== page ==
API RP 99 pdf download

API RP 99 pdf download

API RP 99 pdf download Flash Fire Risk Assessment for the Upstream Oil and Gas Industry
Conditions within a classified area may change, resulting in a change to the risk of flash fire. If hydrocarbons have not been introduced or have been removed, additional controls may not be needed. For example, if working on a purged and inert system or drilling through a zone that does not produce hydrocarbon vapors at the surface, no risk of flash fire would be expected. 4 Hazard Evaluation 4.1 General Where potential flash fire hazards exist, employers shall conduct a risk assessment and utilize controls to mitigate the risk of flash fire injury. See Section 6 (“Mitigation”) and Section 7 (“General FRC Guidelines”).
4.2 Hazard Identification This RP recognizes that hazard identification is done prior to risk assessment. The hazard assessment process should include an identification of fuel sources, ignition sources, and job tasks. Risk assessments may take many forms, such as those included in Section 5 and the annexes. These tools are provided as a resource, blending hazard identification steps with risk assessment and mitigation. These worksheets are not intended to replace existing safe work practices that have been implemented. Employers may rely on established methods to identify the risk of flash fire such as job hazard analysis, job safety analysis, or other risk assessment techniques.
4.3 Simultaneous Operations (SimOps) SimOps is a regular occurrence in the upstream Exploration and Production sector of the oil and gas industry and should be a consideration when determining the potential risk for flash fire. When SimOps occur, the operation with the highest flash fire risk level of all affected operations shall determine if FRC is utilized for the entire SimOps activity.
4.4 Loss of Containment The employer shall evaluate the risk of loss of containment. If personnel are performing a task that increases the probability of release of flammable materials, the employer shall take steps to mitigate the risk. As part of this risk assessment the employer shall consider the following questions.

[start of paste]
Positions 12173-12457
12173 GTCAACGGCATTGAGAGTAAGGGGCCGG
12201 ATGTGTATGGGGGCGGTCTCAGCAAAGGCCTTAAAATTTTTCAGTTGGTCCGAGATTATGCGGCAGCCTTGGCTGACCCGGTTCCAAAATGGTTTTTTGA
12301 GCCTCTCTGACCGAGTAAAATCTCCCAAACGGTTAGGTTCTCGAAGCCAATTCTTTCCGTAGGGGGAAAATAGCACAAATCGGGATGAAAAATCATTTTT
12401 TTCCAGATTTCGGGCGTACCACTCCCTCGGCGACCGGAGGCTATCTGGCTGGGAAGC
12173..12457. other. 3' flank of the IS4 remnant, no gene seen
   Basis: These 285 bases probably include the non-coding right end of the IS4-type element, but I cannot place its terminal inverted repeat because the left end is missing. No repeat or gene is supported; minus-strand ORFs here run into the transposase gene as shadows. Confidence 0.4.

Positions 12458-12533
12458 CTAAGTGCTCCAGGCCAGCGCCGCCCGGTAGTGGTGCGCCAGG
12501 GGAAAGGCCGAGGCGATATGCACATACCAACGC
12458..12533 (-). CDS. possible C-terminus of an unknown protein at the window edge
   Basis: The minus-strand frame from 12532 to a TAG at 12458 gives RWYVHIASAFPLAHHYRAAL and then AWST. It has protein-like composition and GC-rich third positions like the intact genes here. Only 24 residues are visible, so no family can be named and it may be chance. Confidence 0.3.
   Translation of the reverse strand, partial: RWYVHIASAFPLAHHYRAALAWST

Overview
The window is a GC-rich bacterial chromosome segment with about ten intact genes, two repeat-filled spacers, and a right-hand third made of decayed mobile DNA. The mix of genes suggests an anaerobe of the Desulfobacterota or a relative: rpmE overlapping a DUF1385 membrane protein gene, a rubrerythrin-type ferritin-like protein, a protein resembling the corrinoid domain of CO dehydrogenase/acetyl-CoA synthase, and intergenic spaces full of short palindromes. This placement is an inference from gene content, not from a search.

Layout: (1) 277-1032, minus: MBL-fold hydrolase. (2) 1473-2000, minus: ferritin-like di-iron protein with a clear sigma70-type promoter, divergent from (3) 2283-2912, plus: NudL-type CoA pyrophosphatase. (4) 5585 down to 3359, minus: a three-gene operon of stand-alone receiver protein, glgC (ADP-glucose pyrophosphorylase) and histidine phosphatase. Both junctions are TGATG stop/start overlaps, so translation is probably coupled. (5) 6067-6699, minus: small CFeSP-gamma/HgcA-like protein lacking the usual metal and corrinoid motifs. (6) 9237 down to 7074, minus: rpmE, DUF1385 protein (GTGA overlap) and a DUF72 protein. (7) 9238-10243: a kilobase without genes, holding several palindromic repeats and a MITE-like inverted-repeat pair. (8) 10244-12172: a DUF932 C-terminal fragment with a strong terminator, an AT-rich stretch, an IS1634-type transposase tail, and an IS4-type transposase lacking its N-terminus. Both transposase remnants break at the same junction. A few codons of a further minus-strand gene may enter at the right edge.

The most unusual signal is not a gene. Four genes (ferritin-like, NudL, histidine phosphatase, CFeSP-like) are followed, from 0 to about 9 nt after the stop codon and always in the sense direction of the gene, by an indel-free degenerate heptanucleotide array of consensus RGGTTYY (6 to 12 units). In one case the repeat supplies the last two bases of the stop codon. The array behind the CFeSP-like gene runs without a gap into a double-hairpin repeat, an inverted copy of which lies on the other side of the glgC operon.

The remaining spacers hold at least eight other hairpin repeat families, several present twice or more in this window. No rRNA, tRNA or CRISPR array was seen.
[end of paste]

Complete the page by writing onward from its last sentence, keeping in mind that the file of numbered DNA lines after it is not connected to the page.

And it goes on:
a) Is the worker doing a task that increases the risk of loss of containment
b) Will the product released produce a flammable vapor
c) What controls are currently in place to minimize the risk of the flammable vapors to the air
d) What controls can be put in place to minimize the risk of a release? The concept of performing a flash fire risk assessment that evaluates the inherent risk of materials while considering the risk of loss of containment is consistent with established industry standards. Flammable gases (NFPA Hazard Level 4 as defined in NFPA 704) are usually vapors and are ignitable at normal temperatures if a process is open under normal atmospheric conditions. Flammable liquids (NFPA Hazard Level 3) are usually ignitable at normal temperatures if a process is open. Less hazardous (NFPA Hazard Rating 2 or 1) materials produce flammable vapors if heated above their flash point. If containment failure occurs with flammable gases, liquids or heated combustible liquids the worker is exposed to the risk of flash fire.
5 Risk Assessment Methods
5.1 General
Many methodologies are available to assess the risks associated with activities that pose a flash fire hazard.Using the appropriate methodology will promote a better understanding of the risk and the necessary mitigation measures. The employer is responsible for determining which assessment methodology best suits their needs.
Consideration should be given to various factors during a risk assessment including, but not limited to, the following:
a) proximity of the workers to the flash fire hazard;
b) potential for the task creating loss of containment (e.g. line breaking);
c) current operations (drilling, completions, production, construction, gas processing, etc.);
d) engineering controls to reduce the likelihood or consequences of flammable releases;
e) flash fire accident history;
f) means and duration of egress from the potential flash fire exposure zone;
g) multiple fuel sources;
h) chemical exposure;
i) SimOps.

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